With or without pointed direction from the artist, the day-glo filters over the screenplay skits and images are key to appreciating the book. These photographic images act as stages: cinematic in their dimensions, and I hold them in my vision with a Ken Burns effect, panning and zooming as I read the corresponding sections. This parallax view, the images as still-shots and visual echoes that resonate, joins the duotone images in a list of duos, pairs: Figueroa tells us this is a story about Ruby and their sister, about Ruby and their mother, about Ruby’s mother and father, the dichotomy of growing up in Humboldt Park and moving to a Chicago suburb, about Ruby as a first-generation Mexican-American person, but ultimately it is a story about Ruby-then and Ruby-now. 

"a story, the truth, and a screenplay," inside spread. On the verso a pink and peach duotone photo of a rainbow over a Chicago intersection. The recto reads, "part 4: summer 2016"

Am I brushing past the very meat of the story? Maybe so. The ways that Figueroa shares, divulges, confesses, dishes, and leads the reader through their evolving understanding of self (selves?) is so intimate and generous that to sum it up in any way feels reductive. We follow Ruby reflecting on childhood, adolescence, and early adulthood through the lenses of family, sexuality, relationships, home, and community. The screenplay snippets speak to the underlying presence of media geared toward teens and tweens from the late-1990s through mid-2000s, and the prescriptive ways that it set expectations for “coming of age,” gender norms, and sexuality. Comedy of this era was, at its worst, gag-driven with a gross-out vibe, but at its best delivered with the dead-pan, eye-rolling attitude that Figueroa carries throughout. When the diaristic qualities of Figueroa’s memoir narrative become too saccharine, mistily rose-tinted, or deeply shrouded in regret, Figueroa is the first to interrupt themself with a clarifying parenthetical, sometimes a direct apology to the reader or just a quick “(barf).”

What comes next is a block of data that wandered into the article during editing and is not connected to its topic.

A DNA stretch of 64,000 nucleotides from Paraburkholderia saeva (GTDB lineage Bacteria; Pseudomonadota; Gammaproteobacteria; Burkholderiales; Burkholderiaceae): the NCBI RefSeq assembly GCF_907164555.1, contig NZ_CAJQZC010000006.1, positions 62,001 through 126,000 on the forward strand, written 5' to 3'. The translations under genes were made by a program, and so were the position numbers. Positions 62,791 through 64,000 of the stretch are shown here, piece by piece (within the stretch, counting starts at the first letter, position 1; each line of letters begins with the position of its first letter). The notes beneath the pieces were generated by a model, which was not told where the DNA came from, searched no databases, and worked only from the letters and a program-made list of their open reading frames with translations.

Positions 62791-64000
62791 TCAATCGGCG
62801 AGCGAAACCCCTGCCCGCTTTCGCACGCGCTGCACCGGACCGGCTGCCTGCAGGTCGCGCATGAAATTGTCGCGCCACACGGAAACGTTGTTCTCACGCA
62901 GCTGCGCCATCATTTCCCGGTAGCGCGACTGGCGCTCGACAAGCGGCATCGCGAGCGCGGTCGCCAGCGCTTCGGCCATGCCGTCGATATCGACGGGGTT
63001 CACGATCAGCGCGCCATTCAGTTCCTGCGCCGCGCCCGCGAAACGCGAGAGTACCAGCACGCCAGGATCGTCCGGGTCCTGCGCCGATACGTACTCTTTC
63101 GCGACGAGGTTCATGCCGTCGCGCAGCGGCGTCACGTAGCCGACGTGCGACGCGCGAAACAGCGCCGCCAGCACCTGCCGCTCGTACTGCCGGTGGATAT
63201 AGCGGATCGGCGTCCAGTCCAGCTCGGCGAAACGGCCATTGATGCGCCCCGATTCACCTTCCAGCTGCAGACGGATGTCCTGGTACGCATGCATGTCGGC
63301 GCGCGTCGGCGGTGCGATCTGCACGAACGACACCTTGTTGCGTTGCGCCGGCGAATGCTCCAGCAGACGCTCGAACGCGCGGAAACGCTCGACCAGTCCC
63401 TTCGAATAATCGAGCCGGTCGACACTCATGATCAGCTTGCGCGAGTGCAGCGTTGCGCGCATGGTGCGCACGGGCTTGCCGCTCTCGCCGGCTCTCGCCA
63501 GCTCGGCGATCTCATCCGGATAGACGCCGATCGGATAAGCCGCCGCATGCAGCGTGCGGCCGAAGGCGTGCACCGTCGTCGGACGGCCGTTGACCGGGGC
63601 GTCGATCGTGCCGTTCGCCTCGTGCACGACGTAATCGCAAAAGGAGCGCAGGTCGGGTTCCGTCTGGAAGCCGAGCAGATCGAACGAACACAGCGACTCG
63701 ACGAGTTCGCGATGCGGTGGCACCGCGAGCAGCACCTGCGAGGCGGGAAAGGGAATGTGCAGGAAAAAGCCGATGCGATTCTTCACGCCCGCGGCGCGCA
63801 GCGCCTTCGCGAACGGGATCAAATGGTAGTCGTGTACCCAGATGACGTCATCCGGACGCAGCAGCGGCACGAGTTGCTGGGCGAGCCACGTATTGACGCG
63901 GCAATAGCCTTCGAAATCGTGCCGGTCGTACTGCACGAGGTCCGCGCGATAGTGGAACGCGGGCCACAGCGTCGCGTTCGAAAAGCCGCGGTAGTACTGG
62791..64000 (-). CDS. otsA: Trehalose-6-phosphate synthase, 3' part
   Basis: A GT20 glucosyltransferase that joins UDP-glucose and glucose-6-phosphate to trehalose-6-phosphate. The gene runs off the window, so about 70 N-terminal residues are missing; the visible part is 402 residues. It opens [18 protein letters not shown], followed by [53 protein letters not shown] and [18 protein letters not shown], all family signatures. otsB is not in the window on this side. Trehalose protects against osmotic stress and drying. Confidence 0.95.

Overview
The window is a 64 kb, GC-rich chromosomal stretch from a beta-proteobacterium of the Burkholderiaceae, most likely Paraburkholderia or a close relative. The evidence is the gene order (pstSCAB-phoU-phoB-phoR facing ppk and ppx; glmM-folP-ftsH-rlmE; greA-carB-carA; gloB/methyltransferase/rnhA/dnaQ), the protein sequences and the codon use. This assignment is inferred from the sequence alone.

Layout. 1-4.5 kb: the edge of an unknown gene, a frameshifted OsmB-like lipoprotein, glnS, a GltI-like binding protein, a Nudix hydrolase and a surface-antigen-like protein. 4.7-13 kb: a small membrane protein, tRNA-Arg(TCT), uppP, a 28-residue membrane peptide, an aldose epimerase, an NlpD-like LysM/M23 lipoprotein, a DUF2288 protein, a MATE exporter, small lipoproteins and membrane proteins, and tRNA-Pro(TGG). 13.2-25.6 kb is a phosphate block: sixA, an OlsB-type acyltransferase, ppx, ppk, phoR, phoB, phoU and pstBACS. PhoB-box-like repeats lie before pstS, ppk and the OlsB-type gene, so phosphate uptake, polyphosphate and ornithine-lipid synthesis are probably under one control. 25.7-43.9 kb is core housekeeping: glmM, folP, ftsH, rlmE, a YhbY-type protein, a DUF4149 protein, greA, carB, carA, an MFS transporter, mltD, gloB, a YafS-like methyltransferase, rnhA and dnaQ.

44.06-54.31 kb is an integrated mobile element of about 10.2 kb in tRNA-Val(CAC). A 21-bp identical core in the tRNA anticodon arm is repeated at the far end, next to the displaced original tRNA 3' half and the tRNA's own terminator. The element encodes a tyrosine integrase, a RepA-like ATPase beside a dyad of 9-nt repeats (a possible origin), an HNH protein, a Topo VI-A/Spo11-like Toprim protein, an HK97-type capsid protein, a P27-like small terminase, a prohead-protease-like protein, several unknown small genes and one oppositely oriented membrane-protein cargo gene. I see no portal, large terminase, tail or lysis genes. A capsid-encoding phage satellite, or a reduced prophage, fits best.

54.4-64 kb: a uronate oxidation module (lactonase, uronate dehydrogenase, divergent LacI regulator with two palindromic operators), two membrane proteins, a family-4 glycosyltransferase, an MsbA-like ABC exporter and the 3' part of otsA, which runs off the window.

It’s these moments of levity that bring me back to the on-screen character who breaks the fourth wall. Figueroa’s angle is less a coddling “Dear reader,” and more an elbow jab at your side, “Get a load of this, reader…” This gesture of familiarity allows the reader to become entangled in the project, yielding one as of yet overlooked duo: Ruby and the reader. From the onset in the book’s preface, we are led into the narrative with a tight grip from Figueroa delivering a warning that most of what we are about to read is true, but some stories are victim to “false memories and dramatization. With this awareness, Figueroa actively cultivates a relationship between Ruby and the reader built upon trust. That trust is reflected in a genuine gratitude extended to the reader for participating in this project. Like a healthy relationship, there is a balanced exchange here between all parties: Figueroa, Ruby, and the reader.

Seed Vault

Seed Vault
Tim Robertson
2017

Material Print Shop
8.5 × 5.5 in.
36 pages
Binding: Saddle stitch